Turning Around a Church Building Program Gone Bad

As the poet Robert Burns so accurately stated, “The best laid plans of mice and go oft awry.”. Even more so, plans go even more awry when they are not so well laid, especially in church building programs. If your church building program gets into hot water, or never seems to get off the ground, it may be time to regroup, and that my mean getting some outside help.

Building programs that never really get off the ground are certainly not uncommon. I know of churches that have had regular meetings for years (the record is 11 years) without managing to build anything. I heard of another church that went on long enough to have 2 building committee chairs die in office. If your building program is much talk and little action , it will inevitably be found to suffer from one or more of these four conditions:

Lack of real need,
Lack of good process,
Lack of effective leadership, or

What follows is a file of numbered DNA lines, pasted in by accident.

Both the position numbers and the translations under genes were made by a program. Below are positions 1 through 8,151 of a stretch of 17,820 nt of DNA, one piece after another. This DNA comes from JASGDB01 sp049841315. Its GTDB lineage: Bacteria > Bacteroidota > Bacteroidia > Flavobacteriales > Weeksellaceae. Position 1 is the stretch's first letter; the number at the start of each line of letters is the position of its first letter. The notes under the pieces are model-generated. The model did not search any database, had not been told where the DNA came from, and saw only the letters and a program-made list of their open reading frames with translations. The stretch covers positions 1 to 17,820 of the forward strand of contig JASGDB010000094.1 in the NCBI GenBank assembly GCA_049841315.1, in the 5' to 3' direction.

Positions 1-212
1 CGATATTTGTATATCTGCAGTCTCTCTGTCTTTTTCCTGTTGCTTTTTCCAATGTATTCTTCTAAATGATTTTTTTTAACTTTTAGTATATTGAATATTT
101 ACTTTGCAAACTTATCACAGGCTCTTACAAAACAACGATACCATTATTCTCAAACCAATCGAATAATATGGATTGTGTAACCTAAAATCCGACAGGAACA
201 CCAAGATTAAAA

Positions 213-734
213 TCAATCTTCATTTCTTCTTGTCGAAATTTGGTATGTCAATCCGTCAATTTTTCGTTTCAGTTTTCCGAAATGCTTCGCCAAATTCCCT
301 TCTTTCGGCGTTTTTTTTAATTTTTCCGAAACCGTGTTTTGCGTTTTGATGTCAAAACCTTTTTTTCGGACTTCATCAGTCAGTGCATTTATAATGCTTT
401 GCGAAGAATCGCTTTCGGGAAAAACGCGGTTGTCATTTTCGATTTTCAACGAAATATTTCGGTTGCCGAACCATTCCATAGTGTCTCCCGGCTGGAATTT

Lack of faith.

The first and last are between you and God. A good consultant can help with the other two.

A building program that is in hot water nearly always will get there through a lack of proper planning. The three biggest mistakes that churches make in this regard are unrealistic expectations, failure to count the cost, and failing to objectively understand their needs.

I have been a part of rescuing building programs that were stalled or in hot water. Depending on the situation, the church may need to back up and do a full needs and feasibility study or at least an assessment to see where the building program got off in the weeds and to make the necessary adjustments to get it back on track. Having an outside authority come in and lead the church though an analysis not only helps get the church building program back on track, but will also help restore the confidence of the church membership. This analysis may require changing the scope of the building program to one the church can afford, or it may just help highlight and confirm what the church felt it needed, but did not have the objective evidence on which to make an informed decision.


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